Major depressive disorder with atypical features is one of those situations. Many patients have some of the symptoms but not enough to clearly make the distinction. Nonetheless, some of these symptoms are common and need to be discussed.

What makes this type of depression atypical?

I like to think of the symptoms as the opposite or reverse of major depression discussed in previous posts. 

A key distinction to look for is mood reactivity in response to positive events. In major depressive disorder nothing usually makes the patient feel happy. They may even present with a restricted, constricted or blunted affect. In the atypical case, these patients can react and show emotion when positive events occur.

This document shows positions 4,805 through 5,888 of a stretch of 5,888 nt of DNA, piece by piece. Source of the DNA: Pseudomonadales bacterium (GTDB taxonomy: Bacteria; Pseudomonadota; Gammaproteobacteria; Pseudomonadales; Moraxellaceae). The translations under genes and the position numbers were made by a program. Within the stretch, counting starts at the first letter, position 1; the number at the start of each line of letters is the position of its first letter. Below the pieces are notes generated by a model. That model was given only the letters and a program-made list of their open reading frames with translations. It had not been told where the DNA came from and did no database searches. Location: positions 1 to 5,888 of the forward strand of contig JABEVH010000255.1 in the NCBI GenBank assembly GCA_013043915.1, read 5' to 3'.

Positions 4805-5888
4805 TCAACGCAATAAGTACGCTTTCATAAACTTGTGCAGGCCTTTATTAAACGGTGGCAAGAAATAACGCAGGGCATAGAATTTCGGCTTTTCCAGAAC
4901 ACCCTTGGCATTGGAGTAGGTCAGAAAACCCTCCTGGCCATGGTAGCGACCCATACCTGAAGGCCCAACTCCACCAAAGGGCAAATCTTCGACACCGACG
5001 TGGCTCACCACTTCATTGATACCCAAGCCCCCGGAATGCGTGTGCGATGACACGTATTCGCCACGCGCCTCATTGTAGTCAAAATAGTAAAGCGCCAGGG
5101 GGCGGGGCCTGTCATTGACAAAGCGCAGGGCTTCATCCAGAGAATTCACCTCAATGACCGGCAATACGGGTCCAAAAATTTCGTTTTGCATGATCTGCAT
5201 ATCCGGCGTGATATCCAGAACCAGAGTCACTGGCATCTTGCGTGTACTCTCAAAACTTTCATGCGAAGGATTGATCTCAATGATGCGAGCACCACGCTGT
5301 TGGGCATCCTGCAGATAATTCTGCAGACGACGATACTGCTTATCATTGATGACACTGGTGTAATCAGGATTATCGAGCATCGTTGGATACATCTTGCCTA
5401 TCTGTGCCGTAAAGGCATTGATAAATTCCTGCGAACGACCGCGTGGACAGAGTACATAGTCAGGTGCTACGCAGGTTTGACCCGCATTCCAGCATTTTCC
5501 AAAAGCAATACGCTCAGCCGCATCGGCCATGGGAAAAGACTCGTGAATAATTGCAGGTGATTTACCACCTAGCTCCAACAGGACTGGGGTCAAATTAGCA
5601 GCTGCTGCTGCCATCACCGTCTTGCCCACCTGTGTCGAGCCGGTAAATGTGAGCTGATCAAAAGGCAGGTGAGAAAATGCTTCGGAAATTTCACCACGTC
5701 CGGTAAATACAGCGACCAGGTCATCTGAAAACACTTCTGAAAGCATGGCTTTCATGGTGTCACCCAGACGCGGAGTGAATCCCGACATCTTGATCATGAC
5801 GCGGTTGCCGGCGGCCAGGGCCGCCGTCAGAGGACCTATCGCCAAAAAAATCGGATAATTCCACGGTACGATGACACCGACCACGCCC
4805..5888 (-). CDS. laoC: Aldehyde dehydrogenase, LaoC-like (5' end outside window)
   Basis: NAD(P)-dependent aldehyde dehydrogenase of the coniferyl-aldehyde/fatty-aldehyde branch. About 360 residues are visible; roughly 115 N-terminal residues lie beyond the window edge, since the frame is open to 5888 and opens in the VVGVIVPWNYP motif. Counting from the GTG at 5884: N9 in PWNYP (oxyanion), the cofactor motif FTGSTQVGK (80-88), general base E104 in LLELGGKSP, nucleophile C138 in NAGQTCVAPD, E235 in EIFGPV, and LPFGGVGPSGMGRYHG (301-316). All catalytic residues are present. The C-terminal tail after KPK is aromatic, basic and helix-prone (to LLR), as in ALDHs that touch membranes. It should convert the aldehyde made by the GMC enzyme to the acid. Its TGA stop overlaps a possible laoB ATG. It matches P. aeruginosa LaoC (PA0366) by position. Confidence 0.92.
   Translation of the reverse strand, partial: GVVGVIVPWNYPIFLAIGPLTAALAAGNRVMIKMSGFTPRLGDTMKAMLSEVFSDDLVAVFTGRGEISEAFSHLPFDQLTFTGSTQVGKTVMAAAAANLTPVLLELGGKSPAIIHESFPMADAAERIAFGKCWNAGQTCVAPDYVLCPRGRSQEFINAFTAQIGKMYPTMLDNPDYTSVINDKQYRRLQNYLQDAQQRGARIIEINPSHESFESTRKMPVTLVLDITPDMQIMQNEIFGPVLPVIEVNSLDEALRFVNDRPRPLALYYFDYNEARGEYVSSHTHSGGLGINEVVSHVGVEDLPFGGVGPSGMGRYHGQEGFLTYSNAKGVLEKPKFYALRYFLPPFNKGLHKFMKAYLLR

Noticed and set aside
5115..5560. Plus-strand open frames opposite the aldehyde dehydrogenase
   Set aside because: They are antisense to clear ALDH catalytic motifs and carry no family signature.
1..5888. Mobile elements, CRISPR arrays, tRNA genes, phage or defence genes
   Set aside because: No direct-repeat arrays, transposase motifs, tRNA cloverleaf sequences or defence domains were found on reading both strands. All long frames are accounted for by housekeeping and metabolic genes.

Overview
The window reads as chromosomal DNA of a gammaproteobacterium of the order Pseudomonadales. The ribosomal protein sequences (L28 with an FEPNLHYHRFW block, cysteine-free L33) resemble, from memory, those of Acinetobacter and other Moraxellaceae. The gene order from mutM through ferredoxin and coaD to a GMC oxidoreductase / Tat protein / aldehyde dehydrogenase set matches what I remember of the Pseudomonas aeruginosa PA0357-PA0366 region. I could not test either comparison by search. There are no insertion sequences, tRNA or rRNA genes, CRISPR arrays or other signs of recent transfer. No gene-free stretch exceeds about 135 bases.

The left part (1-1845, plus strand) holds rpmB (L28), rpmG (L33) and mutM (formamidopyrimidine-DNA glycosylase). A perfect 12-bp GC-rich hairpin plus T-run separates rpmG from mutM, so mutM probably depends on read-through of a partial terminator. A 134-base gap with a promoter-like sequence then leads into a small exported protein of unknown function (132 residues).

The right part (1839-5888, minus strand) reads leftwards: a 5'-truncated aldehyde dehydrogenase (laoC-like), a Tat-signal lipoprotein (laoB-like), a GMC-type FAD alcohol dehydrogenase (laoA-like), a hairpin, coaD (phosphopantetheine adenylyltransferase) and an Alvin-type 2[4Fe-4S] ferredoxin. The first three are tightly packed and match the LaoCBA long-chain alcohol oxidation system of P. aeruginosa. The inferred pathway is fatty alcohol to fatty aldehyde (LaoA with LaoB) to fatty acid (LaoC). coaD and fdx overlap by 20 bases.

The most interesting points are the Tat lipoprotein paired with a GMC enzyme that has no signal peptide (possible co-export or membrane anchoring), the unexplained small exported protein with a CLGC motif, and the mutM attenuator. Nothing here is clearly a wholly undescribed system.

Along with mood reactivity, they must have two of the following features

  • Increased appetite or significant weight gain 
  • Hypersomnia (excessive sleep) 
  • Leaden paralysis often described as a heaviness of the arms and legs 
  • A longstanding pattern of sensitivity to interpersonal rejection 
  • It must be impairing social and occupational function 

When you look at the list above you see why we can think of these symptoms as the opposite of typical major depression.

Hope this post helps to clear up some question about atypical depression. Please like, share and comment. 

Diagnosis Depression: Major Depressive Disorder (MDD) With Psychotic features

In the last post we covered MDD and we introduced the specifiers. In this post I will talk about MDD with psychotic features. 

You may have guessed already, but what separates this disorder from MDD is the presence of delusions, and hallucinations along with symptoms of major depression. Fairly simple, right?

First, we need to define psychotic symptoms.